Washington State

Office of the Attorney General

Attorney General

Bob Ferguson


OLYMPIA – Attorney General Rob McKenna today asked the U.S. Department of Veterans Affairs to assist Washington veterans whose information was stolen in agency’s recently reported data security breach.

In a letter sent to Veterans Affairs Secretary James Nicholson, McKenna asked the agency to provide Washington veterans with the documentation victims need to request a credit report security freeze to protect themselves from identity theft. He also asked for details about how many Washington veterans were among those whose information was potentially compromised.

“While so far there have been no reports that the stolen data has been used for identity theft, Washington veterans should be enabled to take proactive steps to protect themselves from harm, McKenna said.

Washington law permits identity theft victims and individuals whose personal information has been stolen in a data security breach to ‘freeze’ access to their credit report to prevent further harm. The law, however, requires a police report be submitted to the credit reporting agencies before a security freeze can be obtained.

“The Attorney General’s Office is asking Veterans Affairs to provide affected Washington veterans or their families with a copy of the law enforcement agency report regarding this theft,” McKenna said. “With the police report, they will be able to secure their right to a credit freeze.”

A credit freeze can prevent identity theft since most businesses will not open credit accounts without checking a consumer's credit history first, McKenna said. Whereas a security alert might help people know who is accessing their credit history, only a freeze will block access to the credit report.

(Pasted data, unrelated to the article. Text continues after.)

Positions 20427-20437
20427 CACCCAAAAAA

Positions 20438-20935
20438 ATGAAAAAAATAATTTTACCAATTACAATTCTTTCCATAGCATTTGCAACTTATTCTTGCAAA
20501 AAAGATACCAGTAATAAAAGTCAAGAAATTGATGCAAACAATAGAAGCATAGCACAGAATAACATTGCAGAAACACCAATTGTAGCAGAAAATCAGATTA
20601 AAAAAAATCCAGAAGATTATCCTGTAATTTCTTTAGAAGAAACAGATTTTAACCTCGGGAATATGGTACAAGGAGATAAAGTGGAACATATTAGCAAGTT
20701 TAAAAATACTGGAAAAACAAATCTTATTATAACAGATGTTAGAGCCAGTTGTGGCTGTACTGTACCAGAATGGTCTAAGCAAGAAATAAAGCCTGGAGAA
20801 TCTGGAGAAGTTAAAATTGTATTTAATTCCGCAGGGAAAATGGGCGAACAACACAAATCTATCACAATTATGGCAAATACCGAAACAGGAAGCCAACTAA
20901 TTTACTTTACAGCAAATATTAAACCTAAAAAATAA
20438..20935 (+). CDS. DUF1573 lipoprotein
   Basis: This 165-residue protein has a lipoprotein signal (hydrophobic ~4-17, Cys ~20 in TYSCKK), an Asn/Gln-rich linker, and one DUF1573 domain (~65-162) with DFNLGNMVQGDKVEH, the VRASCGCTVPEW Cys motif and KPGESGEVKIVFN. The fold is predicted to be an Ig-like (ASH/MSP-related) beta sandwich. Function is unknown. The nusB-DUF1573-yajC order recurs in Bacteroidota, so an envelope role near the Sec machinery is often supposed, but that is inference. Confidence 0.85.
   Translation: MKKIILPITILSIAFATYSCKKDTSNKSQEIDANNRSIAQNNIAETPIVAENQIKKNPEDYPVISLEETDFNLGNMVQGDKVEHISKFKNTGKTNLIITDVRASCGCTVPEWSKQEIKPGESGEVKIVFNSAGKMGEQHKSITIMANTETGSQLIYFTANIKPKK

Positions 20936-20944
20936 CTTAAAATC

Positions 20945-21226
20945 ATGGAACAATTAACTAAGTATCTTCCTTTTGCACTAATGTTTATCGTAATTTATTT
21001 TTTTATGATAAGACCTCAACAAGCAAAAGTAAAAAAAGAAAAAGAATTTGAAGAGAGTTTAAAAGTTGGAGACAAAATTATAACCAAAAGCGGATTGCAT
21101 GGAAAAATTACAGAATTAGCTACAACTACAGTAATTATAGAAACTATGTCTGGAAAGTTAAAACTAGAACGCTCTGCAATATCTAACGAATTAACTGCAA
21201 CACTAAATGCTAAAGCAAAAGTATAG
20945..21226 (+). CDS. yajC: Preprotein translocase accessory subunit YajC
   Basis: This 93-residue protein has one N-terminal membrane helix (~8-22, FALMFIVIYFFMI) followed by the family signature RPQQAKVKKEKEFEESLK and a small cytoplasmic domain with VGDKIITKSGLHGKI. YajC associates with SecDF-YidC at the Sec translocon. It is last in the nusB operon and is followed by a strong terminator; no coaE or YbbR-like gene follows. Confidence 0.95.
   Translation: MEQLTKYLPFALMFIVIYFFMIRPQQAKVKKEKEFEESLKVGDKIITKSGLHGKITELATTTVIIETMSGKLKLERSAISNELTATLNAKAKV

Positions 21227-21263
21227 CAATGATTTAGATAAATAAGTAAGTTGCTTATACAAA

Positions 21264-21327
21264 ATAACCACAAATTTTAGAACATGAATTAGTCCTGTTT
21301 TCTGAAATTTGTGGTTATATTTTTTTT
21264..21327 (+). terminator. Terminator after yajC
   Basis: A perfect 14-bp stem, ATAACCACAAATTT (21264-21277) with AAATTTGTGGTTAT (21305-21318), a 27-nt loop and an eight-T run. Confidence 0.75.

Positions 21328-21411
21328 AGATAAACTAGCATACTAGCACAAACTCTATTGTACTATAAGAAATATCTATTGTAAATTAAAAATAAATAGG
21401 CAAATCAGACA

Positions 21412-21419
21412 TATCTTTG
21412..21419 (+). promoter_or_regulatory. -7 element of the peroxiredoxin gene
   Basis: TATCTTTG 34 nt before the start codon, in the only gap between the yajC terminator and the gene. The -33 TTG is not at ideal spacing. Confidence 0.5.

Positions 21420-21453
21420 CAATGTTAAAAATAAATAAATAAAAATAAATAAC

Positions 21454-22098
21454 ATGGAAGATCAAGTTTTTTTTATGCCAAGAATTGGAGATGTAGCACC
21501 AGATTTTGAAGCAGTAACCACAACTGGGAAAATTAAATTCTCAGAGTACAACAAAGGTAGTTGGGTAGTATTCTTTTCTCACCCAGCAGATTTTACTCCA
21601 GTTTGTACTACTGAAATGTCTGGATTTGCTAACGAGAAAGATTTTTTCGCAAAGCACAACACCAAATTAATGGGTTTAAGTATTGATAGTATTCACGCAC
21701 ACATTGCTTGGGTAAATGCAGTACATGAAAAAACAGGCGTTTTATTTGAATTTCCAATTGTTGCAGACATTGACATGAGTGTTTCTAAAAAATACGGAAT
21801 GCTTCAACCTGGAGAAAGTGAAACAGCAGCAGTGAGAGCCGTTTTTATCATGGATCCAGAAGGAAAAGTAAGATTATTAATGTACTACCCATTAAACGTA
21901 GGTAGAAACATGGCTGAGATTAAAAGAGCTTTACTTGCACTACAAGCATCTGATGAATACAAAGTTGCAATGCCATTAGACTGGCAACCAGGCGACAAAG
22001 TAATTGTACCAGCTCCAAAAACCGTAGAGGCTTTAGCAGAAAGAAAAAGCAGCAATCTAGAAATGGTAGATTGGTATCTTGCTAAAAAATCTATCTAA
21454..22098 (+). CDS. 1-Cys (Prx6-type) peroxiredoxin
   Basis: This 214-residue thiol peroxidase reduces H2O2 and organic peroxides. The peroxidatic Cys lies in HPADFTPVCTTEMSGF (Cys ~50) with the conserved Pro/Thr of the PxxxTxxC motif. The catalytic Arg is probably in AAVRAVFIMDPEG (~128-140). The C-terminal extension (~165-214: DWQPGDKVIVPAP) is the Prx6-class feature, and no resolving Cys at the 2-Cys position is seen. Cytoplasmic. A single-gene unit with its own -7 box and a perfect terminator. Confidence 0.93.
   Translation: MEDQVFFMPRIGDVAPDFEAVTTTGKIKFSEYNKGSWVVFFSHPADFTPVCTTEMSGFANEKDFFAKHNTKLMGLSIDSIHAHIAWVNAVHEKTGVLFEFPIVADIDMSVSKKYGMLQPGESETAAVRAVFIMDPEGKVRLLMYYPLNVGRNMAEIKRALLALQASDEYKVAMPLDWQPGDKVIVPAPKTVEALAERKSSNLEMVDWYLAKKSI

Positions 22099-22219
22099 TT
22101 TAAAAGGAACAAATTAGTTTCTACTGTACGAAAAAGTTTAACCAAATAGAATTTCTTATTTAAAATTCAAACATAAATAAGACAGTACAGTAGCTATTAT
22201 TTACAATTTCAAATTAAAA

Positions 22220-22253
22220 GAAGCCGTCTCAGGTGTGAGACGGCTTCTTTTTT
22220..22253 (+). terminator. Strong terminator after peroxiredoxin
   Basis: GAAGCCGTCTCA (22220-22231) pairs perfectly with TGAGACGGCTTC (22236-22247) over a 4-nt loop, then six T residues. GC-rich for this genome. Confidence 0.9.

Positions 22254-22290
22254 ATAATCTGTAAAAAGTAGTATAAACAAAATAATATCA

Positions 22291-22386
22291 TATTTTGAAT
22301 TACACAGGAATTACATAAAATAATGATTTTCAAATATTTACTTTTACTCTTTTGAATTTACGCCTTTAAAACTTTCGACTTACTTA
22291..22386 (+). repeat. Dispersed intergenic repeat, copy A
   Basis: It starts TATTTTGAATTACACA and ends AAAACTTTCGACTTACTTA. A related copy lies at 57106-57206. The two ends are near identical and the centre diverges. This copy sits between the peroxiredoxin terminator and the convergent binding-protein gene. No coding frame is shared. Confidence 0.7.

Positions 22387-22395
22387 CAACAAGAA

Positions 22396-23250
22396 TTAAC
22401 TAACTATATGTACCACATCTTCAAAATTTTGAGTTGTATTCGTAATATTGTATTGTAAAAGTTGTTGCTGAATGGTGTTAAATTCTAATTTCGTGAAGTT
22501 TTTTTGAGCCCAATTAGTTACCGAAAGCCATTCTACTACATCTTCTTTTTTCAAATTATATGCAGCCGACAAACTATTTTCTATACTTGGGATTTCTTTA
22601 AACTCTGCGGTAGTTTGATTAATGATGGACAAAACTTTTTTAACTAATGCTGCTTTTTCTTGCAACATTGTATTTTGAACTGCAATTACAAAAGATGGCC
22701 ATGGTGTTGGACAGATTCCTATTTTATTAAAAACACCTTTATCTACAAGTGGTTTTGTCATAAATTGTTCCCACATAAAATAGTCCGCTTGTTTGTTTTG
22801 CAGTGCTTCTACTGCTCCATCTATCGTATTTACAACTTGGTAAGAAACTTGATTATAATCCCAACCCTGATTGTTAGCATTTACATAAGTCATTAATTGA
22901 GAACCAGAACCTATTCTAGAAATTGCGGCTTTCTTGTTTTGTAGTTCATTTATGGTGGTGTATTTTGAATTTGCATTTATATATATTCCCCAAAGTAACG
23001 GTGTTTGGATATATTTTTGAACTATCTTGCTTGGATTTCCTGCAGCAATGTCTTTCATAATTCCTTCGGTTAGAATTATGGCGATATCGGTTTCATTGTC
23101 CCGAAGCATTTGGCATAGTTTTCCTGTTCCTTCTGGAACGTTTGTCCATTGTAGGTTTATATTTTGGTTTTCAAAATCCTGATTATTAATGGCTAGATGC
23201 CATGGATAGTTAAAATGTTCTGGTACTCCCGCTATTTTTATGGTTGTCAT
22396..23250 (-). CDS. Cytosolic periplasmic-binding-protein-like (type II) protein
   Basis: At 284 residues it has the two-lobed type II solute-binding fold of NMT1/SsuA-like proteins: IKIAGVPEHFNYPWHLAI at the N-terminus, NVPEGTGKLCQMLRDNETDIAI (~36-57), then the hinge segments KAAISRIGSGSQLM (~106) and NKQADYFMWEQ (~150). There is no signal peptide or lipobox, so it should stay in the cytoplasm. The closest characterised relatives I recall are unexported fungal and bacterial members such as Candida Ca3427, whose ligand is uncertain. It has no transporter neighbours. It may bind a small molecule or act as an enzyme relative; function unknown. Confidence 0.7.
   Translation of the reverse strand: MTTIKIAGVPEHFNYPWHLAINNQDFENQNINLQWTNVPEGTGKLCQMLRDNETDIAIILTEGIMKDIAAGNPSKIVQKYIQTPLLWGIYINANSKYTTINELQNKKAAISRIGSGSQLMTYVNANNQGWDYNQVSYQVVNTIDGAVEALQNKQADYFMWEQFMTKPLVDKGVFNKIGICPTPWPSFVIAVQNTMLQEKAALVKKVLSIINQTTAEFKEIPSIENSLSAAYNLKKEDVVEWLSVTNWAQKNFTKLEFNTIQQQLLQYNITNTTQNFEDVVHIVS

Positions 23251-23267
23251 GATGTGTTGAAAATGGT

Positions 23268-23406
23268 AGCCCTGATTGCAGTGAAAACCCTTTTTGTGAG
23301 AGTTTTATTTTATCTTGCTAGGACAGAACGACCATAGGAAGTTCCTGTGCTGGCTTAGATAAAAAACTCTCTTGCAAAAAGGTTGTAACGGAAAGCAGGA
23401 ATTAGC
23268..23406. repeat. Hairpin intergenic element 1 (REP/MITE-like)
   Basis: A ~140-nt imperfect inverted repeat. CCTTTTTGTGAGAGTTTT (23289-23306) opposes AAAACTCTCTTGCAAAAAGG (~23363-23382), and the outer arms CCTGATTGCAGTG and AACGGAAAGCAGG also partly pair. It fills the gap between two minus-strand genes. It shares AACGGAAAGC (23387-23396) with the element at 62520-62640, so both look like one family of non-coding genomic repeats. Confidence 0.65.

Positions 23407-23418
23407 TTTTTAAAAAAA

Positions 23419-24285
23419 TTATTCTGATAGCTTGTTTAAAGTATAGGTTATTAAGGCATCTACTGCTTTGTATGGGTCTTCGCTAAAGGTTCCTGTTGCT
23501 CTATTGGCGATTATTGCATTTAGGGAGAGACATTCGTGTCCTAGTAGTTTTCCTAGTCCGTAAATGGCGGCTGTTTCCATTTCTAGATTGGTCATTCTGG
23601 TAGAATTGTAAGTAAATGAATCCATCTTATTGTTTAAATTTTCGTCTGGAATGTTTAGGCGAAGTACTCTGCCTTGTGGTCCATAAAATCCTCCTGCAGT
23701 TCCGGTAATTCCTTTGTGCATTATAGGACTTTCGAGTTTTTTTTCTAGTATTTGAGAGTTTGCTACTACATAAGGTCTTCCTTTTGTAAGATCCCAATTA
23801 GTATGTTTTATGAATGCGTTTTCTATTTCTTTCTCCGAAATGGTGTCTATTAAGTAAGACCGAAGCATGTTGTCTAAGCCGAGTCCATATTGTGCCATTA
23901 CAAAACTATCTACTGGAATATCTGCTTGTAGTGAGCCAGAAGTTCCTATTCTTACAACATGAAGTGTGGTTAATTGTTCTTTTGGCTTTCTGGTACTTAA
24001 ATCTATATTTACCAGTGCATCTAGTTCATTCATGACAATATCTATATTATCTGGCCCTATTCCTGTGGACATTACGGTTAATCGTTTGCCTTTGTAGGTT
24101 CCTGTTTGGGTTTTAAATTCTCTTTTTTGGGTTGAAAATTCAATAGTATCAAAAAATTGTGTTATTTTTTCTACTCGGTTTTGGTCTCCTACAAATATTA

McKenna intends to submit legislation next session that would amend Washington’s credit freeze law to allow all consumers to request a freeze for prevention purposes.

“Our existing credit freeze law gives no protection to individuals who have been pickpocketed, lured by a telemarketing or e-mail scam, or had their personal information compromised in other ways,” explained McKenna.

“It’s like having a law that says you can’t put a deadbolt on your door until your house has been burglarized,” he said.

“Washington is seventh in the nation per capita for reports of identity theft,” McKenna added. “Our Legislature did the right thing last year when it created the ability for identity theft victims in our state to prevent unauthorized access to their credit reports. Now it’s time to take the next step to help Washington residents shield themselves from financial destruction, false arrests and other identity theft crimes before they occur.”

• Veterans Affairs Hotline: The U.S. Department of Veterans Affairs has set up a Web site (www.firstgov.gov) with more information on this security breach. The agency has also established a toll-free information number, 1-800-FED-INFO (333-4636). The call center is open from 5 a.m.-6 p.m. (PDT) Monday-Saturday.

• Establish a fraud alert: With one phone call, you can place a fraud alert on your three credit reports for 90 days. Call one of the bureaus, listed here, and that bureau will share the information with the other two. All three credit reports will be sent to you free of charge.

Equifax: 1-800-525-6285
Experian: 1-888-397-3742
TransUnion: 1-800-680-7289

An alert places a statement on your credit report. If an imposter attempts to obtain credit in your name, the creditor will check your credit and will encounter a statement that says something to this effect: “I may be a victim of fraud. Call me at my phone number 123-456-7890 before extending credit.”

• Free Credit Reports: Washington consumers can obtain a free credit report every 12 months, regardless of whether they have been identity theft victims. Call 1-877-322-8228 or make a request online at www.annualcreditreport.com. (If you have placed a fraud alert on your credit reports, your reports will be sent to you automatically.)

• Responding to Security Breaches: A Federal Trade Commission fact sheet, "What to Do if Your Personal Information Has Been Compromised," provides steps to take to minimize the potential for identity theft. It is online at http://www.ftc.gov/bcp/conline/pubs/alerts/infocompalrt.pdf

• If you become an Identity Theft Victim: Contact the Federal Trade Commission at 1-877-ID-THEFT (1-877-438-4338) or the Attorney General’s Office at 1-800-551-4636 for further assistance. Information is also available online at www.ftc.gov/idtheft and www.atg.wa.gov.

Additional materials:

AG McKenna Letter to Veterans Affairs

RCW 19.182.170 – Washington Credit Report Security Freeze Law

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Media Contact: Kristin Alexander, Public Information Officer, (206) 464-6432, kalexander@atg.wa.gov